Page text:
Marks & Spencer has been accused of putting 183 workers' jobs in jeopardy by switching suppliers of deli fish products.

The Unite trade union said this week that the management at the Coldwater Seafood plant in Redditch had begun a 90-day consultation procedure on proposed redundancies after M&S announced it was to seek an alternative supplier.

"This decision is disastrous for workers at Coldwater," said Unite regional industrial organiser Joe Clarke.

"M&S sources its delicatessen seafood products from this Coldwater plant, and about 80% of the range at the site is produced purely for M&S. To some extent Coldwater has been locked into an arrangement with M&S that has meant it has been restricted from supplying other retail companies with the deli range of its seafood products."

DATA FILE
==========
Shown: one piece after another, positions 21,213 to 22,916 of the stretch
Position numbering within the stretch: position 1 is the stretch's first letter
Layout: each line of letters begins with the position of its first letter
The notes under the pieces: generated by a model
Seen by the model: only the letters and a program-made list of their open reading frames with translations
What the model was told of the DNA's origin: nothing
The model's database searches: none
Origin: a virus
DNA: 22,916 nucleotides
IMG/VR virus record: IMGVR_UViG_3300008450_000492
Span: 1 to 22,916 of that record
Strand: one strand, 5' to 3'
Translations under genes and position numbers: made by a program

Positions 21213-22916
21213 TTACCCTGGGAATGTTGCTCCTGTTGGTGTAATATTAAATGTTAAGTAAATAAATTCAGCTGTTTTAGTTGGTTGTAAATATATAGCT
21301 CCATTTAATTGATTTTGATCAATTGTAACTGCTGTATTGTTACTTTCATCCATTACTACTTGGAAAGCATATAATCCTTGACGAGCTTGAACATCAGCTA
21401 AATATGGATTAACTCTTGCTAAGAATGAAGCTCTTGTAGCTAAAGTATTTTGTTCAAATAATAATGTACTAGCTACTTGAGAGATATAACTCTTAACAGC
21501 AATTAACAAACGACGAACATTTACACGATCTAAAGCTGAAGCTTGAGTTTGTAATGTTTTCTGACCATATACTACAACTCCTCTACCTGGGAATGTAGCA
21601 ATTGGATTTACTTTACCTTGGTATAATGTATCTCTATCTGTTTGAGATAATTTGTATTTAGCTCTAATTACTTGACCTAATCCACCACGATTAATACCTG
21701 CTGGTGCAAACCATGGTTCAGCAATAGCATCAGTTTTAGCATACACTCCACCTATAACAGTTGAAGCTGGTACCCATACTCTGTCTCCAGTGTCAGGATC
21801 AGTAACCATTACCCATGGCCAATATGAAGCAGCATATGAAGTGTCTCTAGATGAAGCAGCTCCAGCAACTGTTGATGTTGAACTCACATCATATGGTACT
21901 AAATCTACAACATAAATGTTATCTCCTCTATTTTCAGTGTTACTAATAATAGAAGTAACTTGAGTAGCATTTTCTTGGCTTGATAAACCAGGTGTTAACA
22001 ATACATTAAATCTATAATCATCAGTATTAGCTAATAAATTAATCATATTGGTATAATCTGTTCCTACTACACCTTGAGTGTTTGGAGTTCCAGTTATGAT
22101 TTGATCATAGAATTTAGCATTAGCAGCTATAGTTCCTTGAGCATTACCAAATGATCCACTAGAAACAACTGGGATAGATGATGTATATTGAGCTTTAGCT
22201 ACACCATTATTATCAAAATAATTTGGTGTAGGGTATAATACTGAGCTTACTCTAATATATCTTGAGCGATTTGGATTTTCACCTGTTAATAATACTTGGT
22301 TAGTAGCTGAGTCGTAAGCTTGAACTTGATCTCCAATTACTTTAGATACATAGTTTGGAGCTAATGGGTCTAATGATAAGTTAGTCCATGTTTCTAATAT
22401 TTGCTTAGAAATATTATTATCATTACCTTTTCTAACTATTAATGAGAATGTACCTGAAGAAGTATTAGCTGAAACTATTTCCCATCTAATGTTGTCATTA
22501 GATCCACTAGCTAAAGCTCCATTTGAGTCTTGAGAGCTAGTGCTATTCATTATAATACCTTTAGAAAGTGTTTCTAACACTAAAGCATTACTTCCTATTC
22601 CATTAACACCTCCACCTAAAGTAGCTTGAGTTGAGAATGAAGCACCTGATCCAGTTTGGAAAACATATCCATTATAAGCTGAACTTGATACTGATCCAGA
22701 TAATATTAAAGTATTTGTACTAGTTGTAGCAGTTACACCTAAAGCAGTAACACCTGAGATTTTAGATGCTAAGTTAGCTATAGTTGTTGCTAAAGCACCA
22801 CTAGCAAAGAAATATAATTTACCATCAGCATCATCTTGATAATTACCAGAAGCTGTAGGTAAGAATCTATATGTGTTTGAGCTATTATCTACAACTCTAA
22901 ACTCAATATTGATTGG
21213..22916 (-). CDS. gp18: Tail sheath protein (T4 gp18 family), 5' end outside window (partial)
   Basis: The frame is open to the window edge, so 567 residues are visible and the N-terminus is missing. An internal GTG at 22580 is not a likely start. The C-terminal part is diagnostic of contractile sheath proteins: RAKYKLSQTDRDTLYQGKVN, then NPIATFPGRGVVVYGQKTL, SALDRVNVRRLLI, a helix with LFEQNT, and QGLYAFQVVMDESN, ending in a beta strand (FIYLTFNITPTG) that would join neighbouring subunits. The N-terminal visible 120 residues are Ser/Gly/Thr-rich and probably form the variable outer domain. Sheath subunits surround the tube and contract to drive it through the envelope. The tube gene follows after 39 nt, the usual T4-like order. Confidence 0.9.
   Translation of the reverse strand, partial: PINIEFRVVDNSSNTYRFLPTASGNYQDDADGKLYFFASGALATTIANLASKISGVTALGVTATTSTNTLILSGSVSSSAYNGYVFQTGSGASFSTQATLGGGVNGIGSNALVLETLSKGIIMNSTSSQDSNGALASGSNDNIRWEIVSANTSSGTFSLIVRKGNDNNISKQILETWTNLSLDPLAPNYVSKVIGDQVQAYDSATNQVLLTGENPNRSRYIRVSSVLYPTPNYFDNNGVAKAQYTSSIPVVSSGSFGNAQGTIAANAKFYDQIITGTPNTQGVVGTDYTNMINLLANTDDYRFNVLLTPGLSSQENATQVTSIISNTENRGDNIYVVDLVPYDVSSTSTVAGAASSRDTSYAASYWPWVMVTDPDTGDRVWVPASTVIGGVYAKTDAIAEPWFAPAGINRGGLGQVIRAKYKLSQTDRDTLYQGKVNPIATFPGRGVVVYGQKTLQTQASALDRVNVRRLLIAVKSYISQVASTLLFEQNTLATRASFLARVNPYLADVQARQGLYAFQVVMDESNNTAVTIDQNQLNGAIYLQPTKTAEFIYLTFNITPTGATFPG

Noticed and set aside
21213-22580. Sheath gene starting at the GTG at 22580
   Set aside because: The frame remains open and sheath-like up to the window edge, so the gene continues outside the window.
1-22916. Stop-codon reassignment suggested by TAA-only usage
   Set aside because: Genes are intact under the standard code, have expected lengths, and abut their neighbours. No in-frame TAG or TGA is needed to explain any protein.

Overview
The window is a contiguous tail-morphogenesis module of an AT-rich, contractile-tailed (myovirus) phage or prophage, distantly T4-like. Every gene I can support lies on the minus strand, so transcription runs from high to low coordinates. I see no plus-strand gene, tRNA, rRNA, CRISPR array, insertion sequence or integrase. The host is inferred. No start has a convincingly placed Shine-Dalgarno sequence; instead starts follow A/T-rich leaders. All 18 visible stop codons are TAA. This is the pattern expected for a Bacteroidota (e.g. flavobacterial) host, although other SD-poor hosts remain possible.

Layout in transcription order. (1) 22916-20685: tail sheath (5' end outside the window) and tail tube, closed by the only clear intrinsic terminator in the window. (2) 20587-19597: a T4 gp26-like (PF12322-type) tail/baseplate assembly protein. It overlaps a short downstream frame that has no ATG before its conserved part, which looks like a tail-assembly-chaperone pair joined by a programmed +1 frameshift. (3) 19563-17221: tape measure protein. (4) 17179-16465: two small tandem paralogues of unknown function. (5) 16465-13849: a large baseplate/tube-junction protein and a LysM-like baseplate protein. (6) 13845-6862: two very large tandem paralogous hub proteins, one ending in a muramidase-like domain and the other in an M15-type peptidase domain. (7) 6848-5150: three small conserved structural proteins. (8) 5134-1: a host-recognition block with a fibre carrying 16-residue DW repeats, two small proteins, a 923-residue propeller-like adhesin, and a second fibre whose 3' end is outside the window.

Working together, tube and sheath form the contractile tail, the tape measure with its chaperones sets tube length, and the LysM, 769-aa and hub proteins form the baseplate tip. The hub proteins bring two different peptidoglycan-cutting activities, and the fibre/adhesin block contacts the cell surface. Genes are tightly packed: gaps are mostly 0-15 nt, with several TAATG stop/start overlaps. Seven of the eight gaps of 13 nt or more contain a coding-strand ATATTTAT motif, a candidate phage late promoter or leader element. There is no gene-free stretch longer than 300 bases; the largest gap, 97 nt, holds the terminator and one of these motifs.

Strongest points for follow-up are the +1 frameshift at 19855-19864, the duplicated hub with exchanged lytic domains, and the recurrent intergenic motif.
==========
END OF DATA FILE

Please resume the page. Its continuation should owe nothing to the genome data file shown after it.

M&S had a responsibility to the 183 workers who had worked hard to supply the retailer with high-quality fish, Clarke added.

Unite would campaign vigorously to reverse this decision, he said, branding it "wrong and unethical" for M&S to move away from a supplier that had dedicated itself to the supermarket for many years. A spokesman for M&S said it hadn't taken the decision lightly and there were plans to continue sourcing seafood products from the Grimsby plant of parent company Icelandic Group UK.

Meanwhile Unite has also organised a number of rolling protests over the next few weeks in a bid to highlight what it has called M&S's "unfair" treatment of workers throughout its supply chain.

The union is preparing to demonstrate across the UK, including Northern Ireland, as well as at M&S operations in Turkey and Hungary. "Justice for low-paid workers is the least we should expect from a brand that claims to have corporate social responsibility at the top of its agenda," said Unite joint secretary Tony Woodley. "It is time M&S delivered."